Think IRON for SuperPower

Wouldn’t we all like a little (or a lot) of superhero power now and then to help us scale life’s various mountains? If you’re nodding “yes” right about now, think Iron, a mineral critical to the circulatory system and life-sustaining functions. Iron is a component of hemoglobin, which carries oxygen through the blood and is essential to powering the energy levels required for all physiological processes in the body.

Most people acquire sufficient iron from their diet, but a supplement may be needed by those who have strenuous physical regimens or who experience frequent blood loss (e.g. from heavy periods or inflammatory bowel disease). Foods containing the highest sources of iron are liver, organ meats, red meat, dark turkey meat, and shellfish. Legumes, certain seeds, and dark leafy greens, such as spinach and kale, do provide iron but you’d have to eat quite a bit, nearly every day, to obtain sufficient amounts.

If you’re experiencing extreme fatigue, weakness, cold hands and feet, headache, rapid heart rate, or unusual non-food cravings, you may be anemic and require an iron supplement. It’s important to have your iron levels tested before starting a supplement because iron can build up in the body (a condition called hemochromatosis). This can lead to life-threatening health problems involving the liver, heart or pancreas. A simple nutrient analysis done by blood test indicates if you are deficient; other tests can determine if you have difficulty absorbing iron provided by a healthy diet.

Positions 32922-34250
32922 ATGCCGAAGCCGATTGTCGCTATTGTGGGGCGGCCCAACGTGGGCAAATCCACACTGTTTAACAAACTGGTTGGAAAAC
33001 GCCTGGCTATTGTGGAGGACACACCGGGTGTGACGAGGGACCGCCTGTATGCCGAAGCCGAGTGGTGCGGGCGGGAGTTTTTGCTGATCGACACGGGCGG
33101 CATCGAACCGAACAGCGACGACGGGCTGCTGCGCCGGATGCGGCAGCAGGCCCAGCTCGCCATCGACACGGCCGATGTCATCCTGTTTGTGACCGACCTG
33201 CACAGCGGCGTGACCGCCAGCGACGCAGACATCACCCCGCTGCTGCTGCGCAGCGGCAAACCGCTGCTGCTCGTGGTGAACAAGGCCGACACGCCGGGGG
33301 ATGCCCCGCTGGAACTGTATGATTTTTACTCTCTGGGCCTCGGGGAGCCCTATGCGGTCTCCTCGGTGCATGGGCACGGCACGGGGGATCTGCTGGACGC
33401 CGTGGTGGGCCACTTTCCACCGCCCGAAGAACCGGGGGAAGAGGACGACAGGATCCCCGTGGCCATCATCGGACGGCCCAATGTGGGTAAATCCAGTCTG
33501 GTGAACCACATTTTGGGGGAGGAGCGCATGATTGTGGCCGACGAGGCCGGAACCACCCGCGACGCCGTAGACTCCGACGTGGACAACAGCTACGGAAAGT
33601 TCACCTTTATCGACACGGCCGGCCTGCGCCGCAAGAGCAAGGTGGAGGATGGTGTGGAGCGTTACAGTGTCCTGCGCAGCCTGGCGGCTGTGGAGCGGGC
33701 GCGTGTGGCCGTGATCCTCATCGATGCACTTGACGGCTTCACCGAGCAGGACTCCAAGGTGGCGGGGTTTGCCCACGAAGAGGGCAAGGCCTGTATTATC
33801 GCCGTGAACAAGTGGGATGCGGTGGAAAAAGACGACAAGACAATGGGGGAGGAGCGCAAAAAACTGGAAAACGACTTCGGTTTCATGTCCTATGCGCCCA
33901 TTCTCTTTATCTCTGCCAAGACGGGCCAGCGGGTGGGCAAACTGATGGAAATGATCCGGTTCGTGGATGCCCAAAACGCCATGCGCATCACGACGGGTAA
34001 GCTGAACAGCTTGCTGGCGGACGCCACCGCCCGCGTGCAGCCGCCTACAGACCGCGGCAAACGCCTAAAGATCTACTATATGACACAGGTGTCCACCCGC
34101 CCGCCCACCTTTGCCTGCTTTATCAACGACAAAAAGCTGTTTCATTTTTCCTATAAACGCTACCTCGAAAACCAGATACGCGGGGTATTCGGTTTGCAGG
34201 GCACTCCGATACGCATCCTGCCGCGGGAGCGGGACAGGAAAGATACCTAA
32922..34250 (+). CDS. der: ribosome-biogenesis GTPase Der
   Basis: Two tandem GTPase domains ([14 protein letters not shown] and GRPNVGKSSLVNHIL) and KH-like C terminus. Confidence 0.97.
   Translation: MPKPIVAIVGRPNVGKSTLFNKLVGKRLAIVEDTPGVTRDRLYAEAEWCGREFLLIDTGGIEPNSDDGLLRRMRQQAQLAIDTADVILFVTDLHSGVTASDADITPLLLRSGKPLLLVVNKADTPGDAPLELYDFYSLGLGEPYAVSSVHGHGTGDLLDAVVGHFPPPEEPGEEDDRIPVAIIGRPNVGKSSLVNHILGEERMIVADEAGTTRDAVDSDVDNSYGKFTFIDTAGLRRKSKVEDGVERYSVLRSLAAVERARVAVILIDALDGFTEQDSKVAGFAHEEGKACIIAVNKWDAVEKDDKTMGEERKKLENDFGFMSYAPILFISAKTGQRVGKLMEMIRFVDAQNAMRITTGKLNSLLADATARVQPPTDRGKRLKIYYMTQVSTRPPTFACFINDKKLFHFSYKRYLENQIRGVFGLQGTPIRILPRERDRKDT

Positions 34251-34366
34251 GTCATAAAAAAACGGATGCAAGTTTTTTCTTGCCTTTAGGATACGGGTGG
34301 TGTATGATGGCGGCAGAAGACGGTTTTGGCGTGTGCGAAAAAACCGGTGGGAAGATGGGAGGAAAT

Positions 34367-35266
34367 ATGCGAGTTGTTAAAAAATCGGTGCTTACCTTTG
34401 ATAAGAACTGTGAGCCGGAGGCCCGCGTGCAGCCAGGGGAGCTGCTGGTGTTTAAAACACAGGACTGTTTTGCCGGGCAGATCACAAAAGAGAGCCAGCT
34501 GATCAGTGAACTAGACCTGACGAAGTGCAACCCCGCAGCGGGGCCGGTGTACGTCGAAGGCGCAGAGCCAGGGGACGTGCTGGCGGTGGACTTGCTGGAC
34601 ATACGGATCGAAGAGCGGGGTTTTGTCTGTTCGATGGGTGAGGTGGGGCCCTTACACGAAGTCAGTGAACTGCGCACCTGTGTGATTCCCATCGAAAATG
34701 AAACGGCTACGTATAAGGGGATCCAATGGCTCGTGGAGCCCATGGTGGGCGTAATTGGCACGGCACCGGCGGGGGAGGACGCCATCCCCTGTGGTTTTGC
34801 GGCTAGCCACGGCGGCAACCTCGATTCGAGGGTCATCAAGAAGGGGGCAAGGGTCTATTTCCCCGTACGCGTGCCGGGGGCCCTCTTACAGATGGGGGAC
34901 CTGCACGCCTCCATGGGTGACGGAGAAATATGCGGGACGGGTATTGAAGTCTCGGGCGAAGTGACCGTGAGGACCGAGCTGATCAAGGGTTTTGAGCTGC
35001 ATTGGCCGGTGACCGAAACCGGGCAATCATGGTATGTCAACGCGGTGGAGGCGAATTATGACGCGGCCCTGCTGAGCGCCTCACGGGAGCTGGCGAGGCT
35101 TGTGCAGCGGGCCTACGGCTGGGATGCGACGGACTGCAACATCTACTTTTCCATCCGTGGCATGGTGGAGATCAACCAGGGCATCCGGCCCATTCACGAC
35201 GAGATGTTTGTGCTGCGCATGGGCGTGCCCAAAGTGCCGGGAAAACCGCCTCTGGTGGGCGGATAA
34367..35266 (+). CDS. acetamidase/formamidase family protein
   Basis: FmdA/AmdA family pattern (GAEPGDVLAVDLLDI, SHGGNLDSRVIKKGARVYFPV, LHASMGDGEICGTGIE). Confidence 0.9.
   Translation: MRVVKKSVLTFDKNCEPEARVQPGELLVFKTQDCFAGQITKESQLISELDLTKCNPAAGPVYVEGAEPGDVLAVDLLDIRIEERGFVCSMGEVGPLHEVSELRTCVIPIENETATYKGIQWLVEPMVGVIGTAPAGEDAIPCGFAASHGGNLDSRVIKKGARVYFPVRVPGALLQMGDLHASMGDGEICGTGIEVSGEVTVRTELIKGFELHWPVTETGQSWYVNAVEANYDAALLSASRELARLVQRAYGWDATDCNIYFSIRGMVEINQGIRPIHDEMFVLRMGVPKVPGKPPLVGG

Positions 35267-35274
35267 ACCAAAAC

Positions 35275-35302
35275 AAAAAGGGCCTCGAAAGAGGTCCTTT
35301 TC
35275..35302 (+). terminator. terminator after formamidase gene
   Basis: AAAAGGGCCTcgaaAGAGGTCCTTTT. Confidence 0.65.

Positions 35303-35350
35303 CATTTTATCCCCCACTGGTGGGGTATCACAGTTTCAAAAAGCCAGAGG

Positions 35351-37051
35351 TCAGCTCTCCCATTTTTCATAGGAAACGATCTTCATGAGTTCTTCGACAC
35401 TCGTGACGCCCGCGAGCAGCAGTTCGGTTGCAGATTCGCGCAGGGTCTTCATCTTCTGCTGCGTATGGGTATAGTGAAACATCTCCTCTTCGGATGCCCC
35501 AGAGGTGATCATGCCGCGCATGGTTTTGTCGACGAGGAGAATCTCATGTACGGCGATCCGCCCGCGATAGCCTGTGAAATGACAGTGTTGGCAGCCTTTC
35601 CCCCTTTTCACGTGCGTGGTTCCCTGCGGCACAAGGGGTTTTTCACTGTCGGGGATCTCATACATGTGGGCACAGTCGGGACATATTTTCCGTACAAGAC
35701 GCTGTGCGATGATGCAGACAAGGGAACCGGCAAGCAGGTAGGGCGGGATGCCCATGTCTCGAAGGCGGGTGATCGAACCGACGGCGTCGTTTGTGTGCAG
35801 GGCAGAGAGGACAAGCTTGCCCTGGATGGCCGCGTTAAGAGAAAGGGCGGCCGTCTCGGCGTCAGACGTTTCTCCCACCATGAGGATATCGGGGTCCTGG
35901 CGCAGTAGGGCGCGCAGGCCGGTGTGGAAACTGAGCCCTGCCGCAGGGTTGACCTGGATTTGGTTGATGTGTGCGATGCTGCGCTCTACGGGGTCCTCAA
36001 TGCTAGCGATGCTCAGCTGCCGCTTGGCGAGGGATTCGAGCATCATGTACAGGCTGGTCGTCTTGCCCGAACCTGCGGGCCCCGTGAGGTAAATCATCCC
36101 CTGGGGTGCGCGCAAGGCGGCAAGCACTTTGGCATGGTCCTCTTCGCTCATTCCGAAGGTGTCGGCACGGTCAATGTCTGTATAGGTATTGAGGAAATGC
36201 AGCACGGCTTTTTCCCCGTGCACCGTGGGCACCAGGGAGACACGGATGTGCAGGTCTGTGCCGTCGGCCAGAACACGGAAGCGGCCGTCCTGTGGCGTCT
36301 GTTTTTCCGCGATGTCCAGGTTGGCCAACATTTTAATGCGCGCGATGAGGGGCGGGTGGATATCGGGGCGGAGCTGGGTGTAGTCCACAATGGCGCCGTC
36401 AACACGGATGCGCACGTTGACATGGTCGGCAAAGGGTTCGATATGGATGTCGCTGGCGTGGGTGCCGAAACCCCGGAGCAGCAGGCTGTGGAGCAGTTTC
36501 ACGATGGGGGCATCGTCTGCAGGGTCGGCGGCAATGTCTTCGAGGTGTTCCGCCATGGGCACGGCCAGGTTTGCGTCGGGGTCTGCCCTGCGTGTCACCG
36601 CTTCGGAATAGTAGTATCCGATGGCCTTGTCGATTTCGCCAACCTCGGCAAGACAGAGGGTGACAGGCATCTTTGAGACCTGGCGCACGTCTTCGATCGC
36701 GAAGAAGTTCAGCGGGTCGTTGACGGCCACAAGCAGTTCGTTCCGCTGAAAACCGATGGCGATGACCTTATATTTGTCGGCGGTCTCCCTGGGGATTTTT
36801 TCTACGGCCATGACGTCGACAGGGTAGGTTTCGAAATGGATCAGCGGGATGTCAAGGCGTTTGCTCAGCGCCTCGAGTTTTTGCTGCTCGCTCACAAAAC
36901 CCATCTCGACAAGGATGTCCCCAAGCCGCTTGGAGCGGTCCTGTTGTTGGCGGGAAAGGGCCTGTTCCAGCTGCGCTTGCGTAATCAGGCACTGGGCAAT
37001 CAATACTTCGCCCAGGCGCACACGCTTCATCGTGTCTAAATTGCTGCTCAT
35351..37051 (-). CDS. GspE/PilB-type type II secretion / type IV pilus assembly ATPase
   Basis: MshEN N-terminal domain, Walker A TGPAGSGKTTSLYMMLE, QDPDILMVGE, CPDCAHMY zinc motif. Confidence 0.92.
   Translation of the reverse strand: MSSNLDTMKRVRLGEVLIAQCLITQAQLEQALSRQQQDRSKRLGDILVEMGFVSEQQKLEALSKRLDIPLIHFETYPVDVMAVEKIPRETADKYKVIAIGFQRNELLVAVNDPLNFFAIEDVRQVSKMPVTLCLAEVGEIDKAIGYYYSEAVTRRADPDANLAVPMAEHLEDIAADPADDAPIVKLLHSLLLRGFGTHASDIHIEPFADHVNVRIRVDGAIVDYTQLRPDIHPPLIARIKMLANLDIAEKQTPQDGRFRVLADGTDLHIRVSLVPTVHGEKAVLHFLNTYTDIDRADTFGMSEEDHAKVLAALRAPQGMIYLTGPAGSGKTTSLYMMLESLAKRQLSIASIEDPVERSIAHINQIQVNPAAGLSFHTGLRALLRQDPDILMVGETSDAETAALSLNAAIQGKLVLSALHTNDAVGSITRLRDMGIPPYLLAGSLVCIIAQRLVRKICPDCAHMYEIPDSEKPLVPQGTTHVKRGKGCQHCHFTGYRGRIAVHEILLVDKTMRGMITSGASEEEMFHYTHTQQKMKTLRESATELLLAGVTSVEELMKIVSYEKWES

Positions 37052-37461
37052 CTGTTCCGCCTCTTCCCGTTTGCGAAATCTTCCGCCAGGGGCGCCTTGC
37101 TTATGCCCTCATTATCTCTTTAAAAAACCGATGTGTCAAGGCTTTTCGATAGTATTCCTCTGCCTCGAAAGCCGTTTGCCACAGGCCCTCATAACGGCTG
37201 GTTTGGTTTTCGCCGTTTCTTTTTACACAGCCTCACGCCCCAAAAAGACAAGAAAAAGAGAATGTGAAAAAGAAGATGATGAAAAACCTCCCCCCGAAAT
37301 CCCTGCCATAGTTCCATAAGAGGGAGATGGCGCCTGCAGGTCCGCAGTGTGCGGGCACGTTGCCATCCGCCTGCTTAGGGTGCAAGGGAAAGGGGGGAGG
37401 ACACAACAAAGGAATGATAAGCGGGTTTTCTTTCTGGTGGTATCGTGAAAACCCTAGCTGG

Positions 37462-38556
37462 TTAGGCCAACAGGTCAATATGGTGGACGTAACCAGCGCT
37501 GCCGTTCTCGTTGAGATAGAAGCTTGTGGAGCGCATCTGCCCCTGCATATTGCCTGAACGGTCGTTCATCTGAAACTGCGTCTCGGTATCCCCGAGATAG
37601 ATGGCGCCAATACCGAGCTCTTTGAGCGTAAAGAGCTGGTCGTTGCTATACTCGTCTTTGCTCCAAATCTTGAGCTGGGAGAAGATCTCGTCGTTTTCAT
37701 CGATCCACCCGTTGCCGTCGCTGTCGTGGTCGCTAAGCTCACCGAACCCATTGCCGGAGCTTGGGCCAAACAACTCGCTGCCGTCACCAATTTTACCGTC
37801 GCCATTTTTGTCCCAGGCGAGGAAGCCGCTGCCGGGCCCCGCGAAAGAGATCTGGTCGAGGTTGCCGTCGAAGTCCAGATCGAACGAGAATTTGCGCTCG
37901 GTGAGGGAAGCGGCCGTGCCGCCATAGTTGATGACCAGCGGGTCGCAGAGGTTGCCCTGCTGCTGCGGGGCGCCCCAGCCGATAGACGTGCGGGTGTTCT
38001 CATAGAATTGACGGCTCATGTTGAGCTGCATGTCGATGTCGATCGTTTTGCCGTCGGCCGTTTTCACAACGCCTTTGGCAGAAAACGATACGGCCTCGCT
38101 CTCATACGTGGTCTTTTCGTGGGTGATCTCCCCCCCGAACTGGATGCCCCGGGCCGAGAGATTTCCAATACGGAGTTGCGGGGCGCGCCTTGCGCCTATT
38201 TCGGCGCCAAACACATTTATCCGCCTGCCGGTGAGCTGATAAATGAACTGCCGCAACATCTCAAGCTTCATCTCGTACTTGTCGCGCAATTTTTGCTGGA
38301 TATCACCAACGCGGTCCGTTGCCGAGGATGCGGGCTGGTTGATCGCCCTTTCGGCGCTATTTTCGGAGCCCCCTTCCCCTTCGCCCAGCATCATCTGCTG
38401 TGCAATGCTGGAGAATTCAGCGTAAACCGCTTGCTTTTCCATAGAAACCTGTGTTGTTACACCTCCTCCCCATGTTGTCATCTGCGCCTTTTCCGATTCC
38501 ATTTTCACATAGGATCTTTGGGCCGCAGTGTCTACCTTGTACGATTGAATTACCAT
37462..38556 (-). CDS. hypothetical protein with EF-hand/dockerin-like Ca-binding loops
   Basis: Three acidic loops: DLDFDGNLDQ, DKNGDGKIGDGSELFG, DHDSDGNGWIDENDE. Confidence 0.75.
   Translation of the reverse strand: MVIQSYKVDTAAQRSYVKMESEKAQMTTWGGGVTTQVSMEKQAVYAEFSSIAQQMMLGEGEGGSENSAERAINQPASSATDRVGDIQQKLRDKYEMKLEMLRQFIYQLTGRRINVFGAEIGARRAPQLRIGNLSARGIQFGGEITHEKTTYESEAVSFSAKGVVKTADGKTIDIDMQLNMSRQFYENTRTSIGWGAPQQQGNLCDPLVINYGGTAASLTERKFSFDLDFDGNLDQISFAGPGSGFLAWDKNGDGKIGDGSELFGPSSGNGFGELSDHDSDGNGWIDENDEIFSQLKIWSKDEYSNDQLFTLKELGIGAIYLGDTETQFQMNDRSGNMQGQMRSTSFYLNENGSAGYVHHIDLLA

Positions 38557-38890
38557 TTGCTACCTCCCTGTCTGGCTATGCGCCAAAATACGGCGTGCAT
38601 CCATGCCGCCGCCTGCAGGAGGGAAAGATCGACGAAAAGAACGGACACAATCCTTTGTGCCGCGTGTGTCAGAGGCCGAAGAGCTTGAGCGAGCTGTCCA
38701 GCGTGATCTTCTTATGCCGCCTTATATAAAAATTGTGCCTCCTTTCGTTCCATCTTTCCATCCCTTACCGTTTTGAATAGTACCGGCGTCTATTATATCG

Because there are many ways to increase iron levels, consult with a holistic health physician who can recommend the right method, and if a supplement is needed, the correct form and dose for your needs.

 

References

  • HarvardHealth.edu “Iron and your Health.” Posted May 2015; Accessed 17 June 2018: https://www.health.harvard.edu/staying-healthy/iron-and-your-health
  • Healthline.com “11 Healthy Foods that are very high in Iron.” Accessed 17 June 2018: https://www.healthline.com/nutrition/11-healthy-iron-rich-foods
  • MayoClinic.com “Iron Deficiency, Anemia.” Accessed 17 June 2018: https://www.mayoclinic.org/diseases-conditions/iron-deficiency-anemia/symptoms-causes/syc-20355034
  • MedicalNewsToday.com “Iron Overload Disorder: All you need to know.” Accessed 17 June 2018: https://www.medicalnewstoday.com/articles/166455.php

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